One day, Joseph headed out to the fields in search of his brothers.  They couldn't miss his coming as they saw the brightness of his coat as he approached.  A deep root of anger and jealousy simmered in their hearts, and now an ideal situation had arisen for them to lash out and rid their lives of the one that vexed them.

As they ate and contemplated their exact plan of action, Joseph sat at the bottom of the dried out well.  Certainly he must have wondered if his dreams had actually come from the Lord now.  As his brothers decided to sell him off to some travelers instead of killing him, he still probably questioned the validity of his dreams.

However, Joseph made the best of his circumstances and no matter where he landed he found favor with those in authority over him.  Eventually he rose to a position of second in charge in the land of Egypt.  It was during a great famine in the land that his life crosses paths with his brothers again.  He instantly recognized them, but they remained clueless about his identity until they past the test Joseph placed before them to confirm whether their hearts had changed since their last encounter.

His brothers never really understood the heart of Joseph until the passing of their father.  They were still reeling in guilt and fear for their lives.  However, Joseph looked at them and with full trust in how the Lord worked in his life he said to his brothers, "What you meant for evil against me the Lord used for good for the preservation of many lives."

Whether we receive true visions or just a dream implanted within our hearts, we need to realize that Jesus fulfills the dreams submitted to honoring and glorifying the Lord.  Those dreams come in unexpected ways and most of the time in unexpected times.  Just like Joseph needed pride removed before his dreams came true, we too might need some heart preparation before our dreams come to pass.

For now, may we place all our dreams in our Savior's hand and trust the fulfillment of them to His timing and His way.  His plans will be best for everyone involved.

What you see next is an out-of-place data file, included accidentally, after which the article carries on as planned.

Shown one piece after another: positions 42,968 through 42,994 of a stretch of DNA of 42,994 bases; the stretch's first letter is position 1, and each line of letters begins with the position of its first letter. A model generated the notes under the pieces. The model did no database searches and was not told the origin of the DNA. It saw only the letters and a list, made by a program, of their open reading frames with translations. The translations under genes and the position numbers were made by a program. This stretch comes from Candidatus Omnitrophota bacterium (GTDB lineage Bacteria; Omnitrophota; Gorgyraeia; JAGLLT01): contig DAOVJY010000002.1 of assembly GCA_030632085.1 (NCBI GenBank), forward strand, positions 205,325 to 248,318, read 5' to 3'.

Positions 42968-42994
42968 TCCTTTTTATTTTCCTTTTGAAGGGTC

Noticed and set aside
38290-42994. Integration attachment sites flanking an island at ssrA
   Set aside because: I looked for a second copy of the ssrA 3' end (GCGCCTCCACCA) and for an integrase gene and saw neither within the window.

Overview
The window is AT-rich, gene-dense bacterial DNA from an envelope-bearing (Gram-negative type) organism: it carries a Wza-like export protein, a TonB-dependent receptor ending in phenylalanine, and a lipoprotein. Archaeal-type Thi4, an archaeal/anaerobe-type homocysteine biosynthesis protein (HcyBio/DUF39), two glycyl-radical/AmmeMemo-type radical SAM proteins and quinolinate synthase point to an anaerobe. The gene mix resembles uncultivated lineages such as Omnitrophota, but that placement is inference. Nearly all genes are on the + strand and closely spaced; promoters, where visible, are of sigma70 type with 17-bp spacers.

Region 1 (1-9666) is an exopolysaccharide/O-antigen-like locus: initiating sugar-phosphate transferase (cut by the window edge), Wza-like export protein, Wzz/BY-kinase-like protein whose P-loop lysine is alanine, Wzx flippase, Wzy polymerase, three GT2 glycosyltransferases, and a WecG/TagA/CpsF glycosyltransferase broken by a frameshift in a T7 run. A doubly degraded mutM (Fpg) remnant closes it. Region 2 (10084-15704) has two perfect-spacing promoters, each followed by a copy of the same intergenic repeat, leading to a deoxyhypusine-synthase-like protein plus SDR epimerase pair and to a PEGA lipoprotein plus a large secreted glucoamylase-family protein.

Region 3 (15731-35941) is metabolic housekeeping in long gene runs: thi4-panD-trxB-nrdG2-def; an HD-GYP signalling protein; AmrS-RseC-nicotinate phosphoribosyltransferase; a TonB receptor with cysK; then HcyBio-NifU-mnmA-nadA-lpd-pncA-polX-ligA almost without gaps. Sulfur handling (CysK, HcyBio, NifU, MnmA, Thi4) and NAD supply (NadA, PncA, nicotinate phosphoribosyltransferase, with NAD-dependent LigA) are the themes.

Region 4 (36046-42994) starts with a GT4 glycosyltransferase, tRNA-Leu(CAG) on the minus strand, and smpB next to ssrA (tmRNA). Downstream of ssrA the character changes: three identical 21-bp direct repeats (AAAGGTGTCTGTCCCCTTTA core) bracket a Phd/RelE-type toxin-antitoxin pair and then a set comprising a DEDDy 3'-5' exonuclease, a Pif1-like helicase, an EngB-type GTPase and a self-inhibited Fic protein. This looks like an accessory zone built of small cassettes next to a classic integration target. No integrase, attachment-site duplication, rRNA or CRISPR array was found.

Thursday, April 4, 2013


Zaccheus climbed a sycamore tree because the crowd was so large.  He wanted a glimpse of Jesus.  Did only curiosity motivate him?  There may have been something much bigger stirring in the heart of this man of small stature.

When Jesus approached the tree, He looked up at Zaccheus and called him down.  The Scriptures tell us he came down joyfully as Jesus had invited Himself over to dine with Zaccheus.

The crowds grumbled, of course, presuming Jesus was clueless about not only who Zaccheus was but his occupation.  Tax collectors carried with them reputations of deep dishonesty and Zaccheus was not only a tax collector, but the chief of the tax collectors. He probably swindled wages owed to those working under him too.

The next scene is the salvation and complete proof of a true transformation in Zaccheus.  He promised Jesus that he would return four times the amount he stole from people.  Zaccheus recognized his sin immediately, and Jesus honors the repentance in Zaccheus' heart by stating to everyone present that salvation had come to this home.  Jesus also reiterated the fact that His purpose was to save the lost.

How difficult life must have been for Zaccheus after he returned to work the next day as a changed man.  He was still a tax collector despised by the people.  What a humbling experience to now trace back every dishonest act against others and restore back to them what he stole.  Now he would strive to do honest work, but carry with him the reputation of being a tax collector with people still assuming he was dishonest.

How gracious are we to those transformed by their encounter with Jesus and have repented?  May we learn to open our eyes and love like Jesus those who strive to overcome their past by God's grace.